Pro bono work takes many forms. We are here to help you take your first (or tenth) case representing a victim directly.  However, pro bono opportunities are not limited to direct representation of crime victims in the criminal justice system.  Your help is also needed to serve as local counsel, conduct legal research, and represent crime victims in related civil proceedings.  You don't need experience with victim law to help. NAVRA and NCVLI will train you to represent crime victims.

  • NCVLI legal staff can provide you with technical assistance via legal research, writing, and strategic support.
  • Enhanced NAVRA membership provides you with access to a searchable database of legal briefs and memoranda with many samples addressing key issues in victim law litigation.
  • NAVRA membership provides you with access to victim law case summaries organized by issue and jurisdiction.
  • NCVLI and NAVRA offer practical skills and other trainings relating to victim law.

Please consider providing pro bono help to a crime victim this year.  NAVRA is here to help!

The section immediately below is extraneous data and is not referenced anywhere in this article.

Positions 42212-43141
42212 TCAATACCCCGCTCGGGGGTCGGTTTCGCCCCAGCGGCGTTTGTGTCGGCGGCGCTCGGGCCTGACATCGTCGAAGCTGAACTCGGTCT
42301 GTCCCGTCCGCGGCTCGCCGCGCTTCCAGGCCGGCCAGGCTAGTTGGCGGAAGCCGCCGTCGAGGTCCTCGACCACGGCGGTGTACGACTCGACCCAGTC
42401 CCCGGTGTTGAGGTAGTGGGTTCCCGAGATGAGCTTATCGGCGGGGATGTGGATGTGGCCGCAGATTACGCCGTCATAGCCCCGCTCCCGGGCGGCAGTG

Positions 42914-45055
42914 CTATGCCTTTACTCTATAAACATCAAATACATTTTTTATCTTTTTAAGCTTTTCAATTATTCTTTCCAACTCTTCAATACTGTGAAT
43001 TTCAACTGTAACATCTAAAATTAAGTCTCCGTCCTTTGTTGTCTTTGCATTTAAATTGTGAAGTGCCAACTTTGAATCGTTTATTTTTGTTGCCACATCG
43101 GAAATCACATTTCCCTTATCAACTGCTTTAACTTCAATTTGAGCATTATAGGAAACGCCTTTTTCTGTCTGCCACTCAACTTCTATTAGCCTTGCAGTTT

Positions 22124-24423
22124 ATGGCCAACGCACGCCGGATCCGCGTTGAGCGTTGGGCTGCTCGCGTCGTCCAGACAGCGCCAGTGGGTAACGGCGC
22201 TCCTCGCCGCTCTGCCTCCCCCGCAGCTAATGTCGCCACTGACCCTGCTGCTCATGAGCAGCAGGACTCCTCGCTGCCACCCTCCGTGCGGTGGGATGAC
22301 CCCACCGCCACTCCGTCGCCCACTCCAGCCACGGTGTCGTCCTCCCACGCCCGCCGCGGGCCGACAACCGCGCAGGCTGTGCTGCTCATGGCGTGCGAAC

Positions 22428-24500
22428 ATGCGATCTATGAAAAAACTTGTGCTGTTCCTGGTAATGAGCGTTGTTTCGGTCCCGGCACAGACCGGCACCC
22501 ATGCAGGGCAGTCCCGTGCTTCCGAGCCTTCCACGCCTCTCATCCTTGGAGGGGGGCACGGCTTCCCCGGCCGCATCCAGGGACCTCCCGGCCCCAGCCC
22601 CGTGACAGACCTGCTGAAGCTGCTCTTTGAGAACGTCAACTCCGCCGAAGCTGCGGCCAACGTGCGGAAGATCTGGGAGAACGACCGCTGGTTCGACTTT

The Need for Pro Bono Assistance

In 2014, U.S. residents age 12 or older reported experiencing an estimated 5.4 million violent crimes and 15.3 million property crimes.[1] The vast majority of these crime victims did not have access to individual legal representation to enforce their rights in the criminal justice system. You can help by providing pro bono assistance to a crime victim. There are many ways to assist a crime victim, including providing legal assistance:

  • to ensure that a domestic violence victim’s confidential counseling records are not released to the defendant;
  • to ensure that a murder victim’s family can attend the trial of the person accused of the crime;
  • to ensure that a child victim of sexual abuse has a support person with him or her in the courtroom;
  • to ensure that a victim impact statement and sentencing memorandum are prepared and submitted to the court on behalf of the family members of a victim of a drunk driver; and
  • to ensure that an elderly assault victim will be ordered restitution sufficient to cover medical bills and other expenses resulting from the assault.

 

[1] U.S. Department of Justice, Office of Justice Programs, Bureau of Justice Statistics, Criminal Victimization, 2014 Bulletin available online.

 

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